Mosul's displaced Christians are being urged to return to their homes in the city and put the "Islamic State of Iraq and Syria" (ISIS) era firmly behind them.
Though it has been more than three years since ISIS was defeated in Iraq, Christians have been slow to return to their homes in Mosul, a city that once served as the group's de-facto capital in Iraq.
During its rule, ISIS viciously targeted the area's Christian community, driving out Christian families, seizing their homes and property and desecrating and destroying historic churches.
A local volunteer group, the "Mosul Arms", has taken it upon themselves to repair the city's interfaith relations by taking part in various activities that aim to show social solidarity and bring about healing.
Muhammad Issam Bahaaldine, one of the founders, said his team rehabilitated the Mar Toma church in central Mosul, as part of the "Our Antiquities, Our Identity" campaign to restore seven historical landmarks.
The campaign received support from the US Agency for International Development (USAID).
Bahaaldine's team cleaned the church and fixed the lighting, he told Diyaruna, describing the repair work as "a message of love to Mosul's displaced Christians [to] urge them to return".
The volunteers hope to reassure Christians their city has been restored to its former self, "a city of co-existence that is waiting for them to return", he said.
The team is thinking about holding an event inside the church, now that it has been restored, and inviting displaced Christian families and some city notables to enhance community solidarity, Bahaaldine said.
Paving the way for return
Separately, volunteers have helped to restore 25 homes in Mosul that were destroyed by ISIS, with the aim of encouraging their owners to return, Bahaaldine said.
They continue to support all returning families, whether they are Christians or members of other religious groups, by providing them with food baskets and other necessary items and cleaning neighbourhoods, he said.
The volunteer group also is active in other projects, including providing clothes and other assistance to orphans whose parents were killed during the war to oust ISIS, and providing work for the unemployed.
Iraqi MP Yonadam Kanna, who heads the parliamentary Christian Rafidain bloc, told Diyaruna that over its 4,000 years of history, Mosul has been a home to people of many religious and ethnic groups.
"But today it is empty of this diversity for which it has long been known," he said.
Prior to ISIS rule, there were 50,000 Christians in Mosul, he said, noting that only around 100 of them have returned since the group's defeat.
This is largely due to the "negative psychological impact that the terrorists left on the psyches of the Christian population and their sense of insecurity, even after the end of the group's control", Kanna said.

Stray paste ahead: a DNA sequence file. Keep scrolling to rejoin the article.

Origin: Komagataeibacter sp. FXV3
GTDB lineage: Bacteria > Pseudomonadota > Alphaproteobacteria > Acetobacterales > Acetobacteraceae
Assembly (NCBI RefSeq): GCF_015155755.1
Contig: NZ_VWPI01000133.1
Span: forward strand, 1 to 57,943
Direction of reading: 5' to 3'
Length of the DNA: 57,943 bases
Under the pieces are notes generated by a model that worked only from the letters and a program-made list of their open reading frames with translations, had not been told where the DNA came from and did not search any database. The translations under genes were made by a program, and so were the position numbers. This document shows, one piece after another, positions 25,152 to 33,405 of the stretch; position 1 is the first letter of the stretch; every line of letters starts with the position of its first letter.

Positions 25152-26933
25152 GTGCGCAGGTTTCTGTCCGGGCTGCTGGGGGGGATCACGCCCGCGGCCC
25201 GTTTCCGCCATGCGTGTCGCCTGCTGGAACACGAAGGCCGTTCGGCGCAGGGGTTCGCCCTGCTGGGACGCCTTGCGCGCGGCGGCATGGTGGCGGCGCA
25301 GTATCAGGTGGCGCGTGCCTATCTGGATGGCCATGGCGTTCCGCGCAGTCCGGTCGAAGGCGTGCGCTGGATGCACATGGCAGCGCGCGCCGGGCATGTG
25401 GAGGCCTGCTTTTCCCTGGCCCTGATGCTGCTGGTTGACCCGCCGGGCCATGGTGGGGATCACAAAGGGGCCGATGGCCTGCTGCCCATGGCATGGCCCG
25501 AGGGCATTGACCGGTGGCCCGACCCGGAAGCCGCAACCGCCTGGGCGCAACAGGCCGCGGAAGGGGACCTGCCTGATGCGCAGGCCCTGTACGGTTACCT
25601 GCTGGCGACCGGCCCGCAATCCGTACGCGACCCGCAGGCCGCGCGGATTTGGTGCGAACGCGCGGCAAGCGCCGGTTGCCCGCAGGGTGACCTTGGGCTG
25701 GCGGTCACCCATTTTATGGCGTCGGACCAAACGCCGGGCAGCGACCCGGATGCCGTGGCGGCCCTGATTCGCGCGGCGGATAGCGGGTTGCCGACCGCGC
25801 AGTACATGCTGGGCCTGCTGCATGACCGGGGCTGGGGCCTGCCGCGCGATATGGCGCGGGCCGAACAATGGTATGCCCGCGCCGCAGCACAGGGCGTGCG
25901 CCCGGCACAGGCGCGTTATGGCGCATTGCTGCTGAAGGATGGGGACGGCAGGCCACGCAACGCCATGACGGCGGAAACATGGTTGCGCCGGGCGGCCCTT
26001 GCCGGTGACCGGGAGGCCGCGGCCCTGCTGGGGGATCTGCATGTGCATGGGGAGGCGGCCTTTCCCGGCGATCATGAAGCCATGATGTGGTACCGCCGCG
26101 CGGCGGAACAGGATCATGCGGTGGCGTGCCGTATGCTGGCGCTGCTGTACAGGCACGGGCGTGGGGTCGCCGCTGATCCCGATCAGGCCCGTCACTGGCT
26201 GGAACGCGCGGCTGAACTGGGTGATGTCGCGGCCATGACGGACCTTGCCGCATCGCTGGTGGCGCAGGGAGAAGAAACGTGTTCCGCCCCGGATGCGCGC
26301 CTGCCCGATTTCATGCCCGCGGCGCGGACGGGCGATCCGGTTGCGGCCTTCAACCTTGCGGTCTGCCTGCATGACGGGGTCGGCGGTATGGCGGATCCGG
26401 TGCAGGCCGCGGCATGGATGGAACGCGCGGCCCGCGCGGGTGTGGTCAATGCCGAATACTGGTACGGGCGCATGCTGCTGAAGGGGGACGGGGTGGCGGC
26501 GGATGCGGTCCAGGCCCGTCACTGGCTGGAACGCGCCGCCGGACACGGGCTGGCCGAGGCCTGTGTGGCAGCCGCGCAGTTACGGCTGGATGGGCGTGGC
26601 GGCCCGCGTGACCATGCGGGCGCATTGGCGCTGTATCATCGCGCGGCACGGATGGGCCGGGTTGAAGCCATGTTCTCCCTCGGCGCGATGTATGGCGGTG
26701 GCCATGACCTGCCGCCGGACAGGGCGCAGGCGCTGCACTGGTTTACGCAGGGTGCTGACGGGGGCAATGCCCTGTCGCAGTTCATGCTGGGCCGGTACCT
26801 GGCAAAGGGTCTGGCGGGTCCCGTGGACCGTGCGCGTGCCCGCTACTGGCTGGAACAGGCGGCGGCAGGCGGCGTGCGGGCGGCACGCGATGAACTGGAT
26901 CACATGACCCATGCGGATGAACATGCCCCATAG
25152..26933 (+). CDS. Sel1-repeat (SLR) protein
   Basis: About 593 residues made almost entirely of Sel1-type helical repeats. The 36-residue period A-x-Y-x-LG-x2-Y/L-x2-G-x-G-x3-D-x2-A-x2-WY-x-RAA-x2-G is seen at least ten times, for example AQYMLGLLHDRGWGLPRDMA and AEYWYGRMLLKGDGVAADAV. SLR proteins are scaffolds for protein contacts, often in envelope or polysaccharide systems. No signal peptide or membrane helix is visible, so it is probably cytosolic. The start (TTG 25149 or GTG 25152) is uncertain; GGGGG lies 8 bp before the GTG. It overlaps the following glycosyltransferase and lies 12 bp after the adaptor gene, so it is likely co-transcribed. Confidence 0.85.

He stressed the importance of societal reconciliation and the need to foster a stable environment that guarantees residents their rights, regardless of their background.
The government must protect the historical presence of Christians in the Ninawa Plains region and confront any attempts to bring about demographic changes in that area, he said.
'People should come home'
Christians from the area of Alqosh, Qaraqosh, Baashiqa, Bahzani, Bartella, Carmelos, Batnaya, Tal Saqf and Tal Keyf have in recent years trickled back to their hometowns, Kanna said.
But their numbers remain limited due to the lack of public services and scarcity of job opportunities, he said, noting that many have adapted to life in Baghdad, Erbil and Dohuk, where many of them ended up.
To facilitate their return, he said, financial compensation should be disbursed to Christians who lost their property and whose livelihoods were affected by ISIS.
George Shimoun Kaku, who heads the Ninawa Plains Charitable Association in Bartella district, said the environment is conducive to the return of Christians, and encouraged them to end their prolonged displacement.
Kaku, a businessman who runs a group of industrial companies based in Ninawa, told Diyaruna he was among the first to return to his home in Ninawa Plains.
His companies now contribute to local reconstruction and to the rehabilitation of the services sector, he said, noting that "I would not have chosen to return and resume work if conditions were not normal and stable".
"ISIS has become a thing of the past and security fears are long gone," he said, adding that people "should not think twice before coming back".